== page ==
Kirsch's discussion of John Ashbery, arguably the greatest living American poet, takes him on like Jacob wrestling with the Angel; his critical ambivalence about this greatly admired poet 'in the American grain' is total. He starts by likening him to God in somewhat tongue-in-cheek manner, reminiscent of a medieval Scholastic philosopher: 'JOHN ASHBERY, like God, is most easily defined by negatives. His poems have no plot or argument, no sustained mood or definite theme'. For good measure, somewhat belittlingly, he adds: 'They do not even have meaningful titles'. And these are not merely opinionated assertions, still less rhetorical points, for Kirsch goes on to have a detailed look at poems like 'Daffy Duck in Hollywood' (surely the title is amusing if nothing else?), 'Europe' from his first book, The Tennis Court Oath, and his book-length poem Flow Chart. His conclusions about these poems include: 'To read this kind of thing can be intermittently stimulating; to read it at great length, as one is generally made to do in any volume of Ashbery's, is mildly masochistic'; 'This is not nonsense as a computer spewing out words is nonsense; it is, rather, an evasion of sense'; and 'His verse is less like an eruption of necessary speech than an adjustment of the poet's mind to a certain frequency, whose signal is then transcribed voluminously.' Such witty and exhilarating judgments come across almost as critical vituperation, yet are the products of a meticulous reading of the poems discussed. Readers who like Ashbery's work will no doubt find examples of his poems which are anything but 'most easily defined by negatives', yet find it difficult to counter Kirsch's remorselessly logical and virtually Scholastic mode of argument. But he throws such readers a lifeline. Although Kirsch finds problematic the 'experimental' strand of Ashbery's work, he very much likes what he takes to be 'the traditional, Romantic strand'. Ashbery's Romantic predilection for visionary transcendence, Kirsch argues, is through the modernist prism of the Eliot of Four Quartets. As a result, Ashbery exemplifies that 'it is not enough for the poet to state his revelation; the reader must discover it by means of a difficult and lengthy process, so that the difficulty may be experienced as an integral part of the revelation.' Kirsch identifies Ashbery as 'a very late Romantic', and although 'condemned to an elephantiasis of indirection', his justification lies in the fact that for Kirsch 'it is perfectly legitimate for the poet to make the road to his truths a difficult one', adding that 'in Ashbery's best poems the game is worth the candle'. He argues that at the heart of Ashbery's work lies a 'Romantic perplexity', which he defines as 'the dilemma of having to communicate, in words, a feeling that is beyond words.' And that is one important reason why, according to Kirsch, 'Self-Portrait in a Convex Mirror' is Ashbery's most famous poem. He finds it deeply appropriate, even if also a kind of dead-end, that a poem about a painting by the Mannerist Parmigianino should be highly mannered and uncompromisingly convoluted.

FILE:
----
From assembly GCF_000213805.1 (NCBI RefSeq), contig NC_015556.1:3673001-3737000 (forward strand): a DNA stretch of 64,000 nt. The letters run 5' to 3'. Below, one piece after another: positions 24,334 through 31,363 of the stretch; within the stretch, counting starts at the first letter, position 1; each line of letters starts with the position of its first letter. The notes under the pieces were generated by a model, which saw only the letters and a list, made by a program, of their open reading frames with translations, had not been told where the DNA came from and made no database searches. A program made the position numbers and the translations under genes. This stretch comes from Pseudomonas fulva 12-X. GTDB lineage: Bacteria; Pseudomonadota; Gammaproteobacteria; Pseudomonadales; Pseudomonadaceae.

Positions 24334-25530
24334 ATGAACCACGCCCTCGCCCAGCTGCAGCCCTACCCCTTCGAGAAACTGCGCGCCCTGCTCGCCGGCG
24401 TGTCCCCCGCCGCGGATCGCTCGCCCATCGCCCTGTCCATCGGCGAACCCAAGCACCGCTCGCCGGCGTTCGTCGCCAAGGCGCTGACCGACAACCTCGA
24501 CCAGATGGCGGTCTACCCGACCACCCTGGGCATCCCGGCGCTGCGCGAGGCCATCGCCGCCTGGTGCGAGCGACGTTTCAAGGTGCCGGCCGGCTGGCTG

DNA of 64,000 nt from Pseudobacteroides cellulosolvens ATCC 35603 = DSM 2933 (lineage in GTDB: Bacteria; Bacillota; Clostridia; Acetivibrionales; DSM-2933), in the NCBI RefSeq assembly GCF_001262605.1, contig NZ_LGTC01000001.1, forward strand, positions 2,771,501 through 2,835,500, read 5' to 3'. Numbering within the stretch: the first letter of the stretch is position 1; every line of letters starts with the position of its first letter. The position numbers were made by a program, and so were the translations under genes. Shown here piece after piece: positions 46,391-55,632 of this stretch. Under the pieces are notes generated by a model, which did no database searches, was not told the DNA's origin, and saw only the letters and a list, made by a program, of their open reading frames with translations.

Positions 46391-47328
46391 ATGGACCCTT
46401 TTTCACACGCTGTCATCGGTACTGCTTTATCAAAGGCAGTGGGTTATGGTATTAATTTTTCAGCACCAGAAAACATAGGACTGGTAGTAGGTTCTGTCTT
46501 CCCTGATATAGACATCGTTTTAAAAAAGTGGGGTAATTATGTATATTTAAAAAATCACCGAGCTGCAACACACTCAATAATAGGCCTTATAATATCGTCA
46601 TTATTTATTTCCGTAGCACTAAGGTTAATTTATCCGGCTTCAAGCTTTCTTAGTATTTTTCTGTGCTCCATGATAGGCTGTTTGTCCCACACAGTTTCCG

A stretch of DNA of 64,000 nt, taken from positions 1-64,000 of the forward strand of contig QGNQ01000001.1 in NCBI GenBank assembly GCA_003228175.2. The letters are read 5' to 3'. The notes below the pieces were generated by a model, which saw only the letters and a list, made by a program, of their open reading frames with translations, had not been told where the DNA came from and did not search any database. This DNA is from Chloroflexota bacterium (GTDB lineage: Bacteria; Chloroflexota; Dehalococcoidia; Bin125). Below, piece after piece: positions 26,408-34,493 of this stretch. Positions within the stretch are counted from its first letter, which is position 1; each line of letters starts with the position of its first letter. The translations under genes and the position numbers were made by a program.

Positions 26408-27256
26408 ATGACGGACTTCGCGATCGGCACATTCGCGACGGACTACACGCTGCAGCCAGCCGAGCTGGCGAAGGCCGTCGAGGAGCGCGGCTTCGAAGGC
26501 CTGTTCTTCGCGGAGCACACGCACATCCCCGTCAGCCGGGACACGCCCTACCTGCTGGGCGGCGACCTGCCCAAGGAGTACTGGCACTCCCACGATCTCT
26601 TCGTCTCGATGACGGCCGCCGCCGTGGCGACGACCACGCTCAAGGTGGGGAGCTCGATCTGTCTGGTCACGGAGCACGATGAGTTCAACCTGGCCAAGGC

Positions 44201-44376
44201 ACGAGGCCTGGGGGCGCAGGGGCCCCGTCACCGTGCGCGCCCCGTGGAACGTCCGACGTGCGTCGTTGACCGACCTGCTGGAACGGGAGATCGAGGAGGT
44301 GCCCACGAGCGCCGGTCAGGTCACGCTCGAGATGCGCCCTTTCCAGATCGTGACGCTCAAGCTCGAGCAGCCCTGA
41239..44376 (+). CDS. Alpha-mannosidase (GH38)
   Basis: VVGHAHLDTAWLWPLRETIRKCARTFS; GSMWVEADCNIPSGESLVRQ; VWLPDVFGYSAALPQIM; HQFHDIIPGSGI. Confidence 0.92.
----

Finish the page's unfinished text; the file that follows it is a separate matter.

While ultimately Kirsch finds much to praise in Ashbery's work, he is much harsher about a poet of similar stature, Geoffrey Hill. Hill is indicted on the grounds that 'he writes about religion rather than faith; about history, rather than experience; about morality, rather than conscience'. And why does he make these objections? Because Hill 'addresses these things not as existential challenges, but as abstract themes and subjects.' One example Kirsch discusses is the sequence 'Lachrimae' from Tenebrae. While Hill's poem has an affinity with 'the language of medieval Catholicism, although the poet Kirsch uses for comparison is Richard Crashaw, who was indeed Catholic, but certainly not medieval, Kirsch argues that 'Lachrimae' is defective. His grounds are that, unlike Crashaw, Hill can only 'create a sense of continuity with earlier religious poetry', but not convey genuine religious experience. But surely that's one reason precisely why to many a secular-minded 21st century reader Hill is such a fascinating poet? The comparison with Crashaw, moreover, although illuminating and even ingenious, is somewhat problematic. Maybe Kirsch believes that Crashaw was medieval compared to, say, his fellow Metaphysical Donne, but Crashaw typified Counter-Reformation Catholicism, which was rather more dynamic, even aggressive, than medieval piety. Regarding 'Requiem for the Plantagenet Kings', from For the Unfallen, Kirsch condemns this magnificent poem with a querulous series of rhetorical questions, culminating in the following: 'Does anyone expect that on the Day of Judgment, the reanimated corpses of King Stephen and King Henry I will burst forth from their tombs? And if not, what is Hill's poem but an academic exercise, a cunning assembly of the materials of high culture?' But any reader who poses such questions has already caught a glimpse of remote history made vivid, and even if such history, or feeling for the remnants of the past in the English landscape, is not directly relevant to the present, expanding our imaginative sympathies can only be beneficial. Yet even the section on the death of Princess Diana in Speech! Speech! he finds objectionable, asserting about the subsequent public mourning that 'one might expect Hill to have great fun denouncing [it] as a piece of media-concocted idiocy.' Instead Hill, according to Kirsch, 'is torn between admiration for Diana as a national cult figure ... and disgust at the behaviour of the masses who worship her.' But even if Hill is to be condemned for such ambivalence, it cannot be denied that his very prickly reaction records something very important about the tragic occasion, not to mention how Diana represented irreconcilable populist and monarchical impulses in British life. In effect, Kirsch suggests that Hill is a poet who just misses greatness, and that solemnity has always been his 'besetting vice'; indeed, that 'he has been the Coriolanus of contemporary poetry, proud of his refusal to compromise or condescend'. Were I Geoffrey Hill, I would take that as a compliment. And Kirsch does praise Mercian Hymns, commending the way that 'in these short pieces, the voice of the poet remembering his childhood merges with that of King Offa, a figure from England's distant youth.' He also admires The Orchards of Syon for its 'moments of splendor'.